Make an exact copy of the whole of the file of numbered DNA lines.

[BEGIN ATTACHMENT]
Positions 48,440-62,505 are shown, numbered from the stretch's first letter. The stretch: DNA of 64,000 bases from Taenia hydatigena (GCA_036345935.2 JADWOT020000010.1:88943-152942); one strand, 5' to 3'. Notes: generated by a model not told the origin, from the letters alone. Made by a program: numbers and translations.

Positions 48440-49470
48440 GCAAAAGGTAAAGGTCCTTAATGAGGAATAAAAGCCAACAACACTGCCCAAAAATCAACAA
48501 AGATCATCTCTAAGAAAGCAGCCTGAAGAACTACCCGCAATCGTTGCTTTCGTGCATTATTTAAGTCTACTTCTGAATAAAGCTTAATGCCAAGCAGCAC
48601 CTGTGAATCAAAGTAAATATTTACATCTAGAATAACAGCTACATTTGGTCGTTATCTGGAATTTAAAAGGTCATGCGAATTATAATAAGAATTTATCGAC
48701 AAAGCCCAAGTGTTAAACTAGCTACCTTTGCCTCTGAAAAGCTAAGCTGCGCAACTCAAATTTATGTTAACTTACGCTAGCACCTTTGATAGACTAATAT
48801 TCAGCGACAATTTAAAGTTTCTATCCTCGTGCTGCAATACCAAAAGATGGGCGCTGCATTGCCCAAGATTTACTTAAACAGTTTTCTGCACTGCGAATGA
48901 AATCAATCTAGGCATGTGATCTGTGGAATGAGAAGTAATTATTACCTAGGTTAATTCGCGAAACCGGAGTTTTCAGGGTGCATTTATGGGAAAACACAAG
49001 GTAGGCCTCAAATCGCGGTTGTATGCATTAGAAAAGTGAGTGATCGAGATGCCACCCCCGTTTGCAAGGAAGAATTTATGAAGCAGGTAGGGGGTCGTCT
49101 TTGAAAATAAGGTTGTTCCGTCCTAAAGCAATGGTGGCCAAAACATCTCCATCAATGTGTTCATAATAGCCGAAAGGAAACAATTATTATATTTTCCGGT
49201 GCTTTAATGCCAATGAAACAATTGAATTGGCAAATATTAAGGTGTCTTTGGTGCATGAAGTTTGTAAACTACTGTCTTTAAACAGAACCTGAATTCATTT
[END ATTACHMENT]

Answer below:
Positions 48,440-62,505 are shown, numbered from the stretch's first letter. The stretch: DNA of 64,000 bases from Taenia hydatigena (GCA_036345935.2 JADWOT020000010.1:88943-152942); one strand, 5' to 3'. Notes: generated by a model not told the origin, from the letters alone. Made by a program: numbers and translations.

Positions 48440-49470
48440 GCAAAAGGTAAAGGTCCTTAATGAGGAATAAAAGCCAACAACACTGCCCAAAAATCAACAA
48501 AGATCATCTCTAAGAAAGCAGCCTGAAGAACTACCCGCAATCGTTGCTTTCGTGCATTATTTAAGTCTACTTCTGAATAAAGCTTAATGCCAAGCAGCAC
48601 CTGTGAATCAAAGTAAATATTTACATCTAGAATAACAGCTACATTTGGTCGTTATCTGGAATTTAAAAGGTCATGCGAATTATAATAAGAATTTATCGAC
48701 AAAGCCCAAGTGTTAAACTAGCTACCTTTGCCTCTGAAAAGCTAAGCTGCGCAACTCAAATTTATGTTAACTTACGCTAGCACCTTTGATAGACTAATAT
48801 TCAGCGACAATTTAAAGTTTCTATCCTCGTGCTGCAATACCAAAAGATGGGCGCTGCATTGCCCAAGATTTACTTAAACAGTTTTCTGCACTGCGAATGA
48901 AATCAATCTAGGCATGTGATCTGTGGAATGAGAAGTAATTATTACCTAGGTTAATTCGCGAAACCGGAGTTTTCAGGGTGCATTTATGGGAAAACACAAG
49001 GTAGGCCTCAAATCGCGGTTGTATGCATTAGAAAAGTGAGTGATCGAGATGCCACCCCCGTTTGCAAGGAAGAATTTATGAAGCAGGTAGGGGGTCGTCT
49101 TTGAAAATAAGGTTGTTCCGTCCTAAAGCAATGGTGGCCAAAACATCTCCATCAATGTGTTCATAATAGCCGAAAGGAAACAATTATTATATTTTCCGGT
49201 GCTTTAATGCCAATGAAACAATTGAATTGGCAAATATTAAGGTGTCTTTGGTGCATGAAGTTTGTAAACTACTGTCTTTAAACAGAACCTGAATTCATTT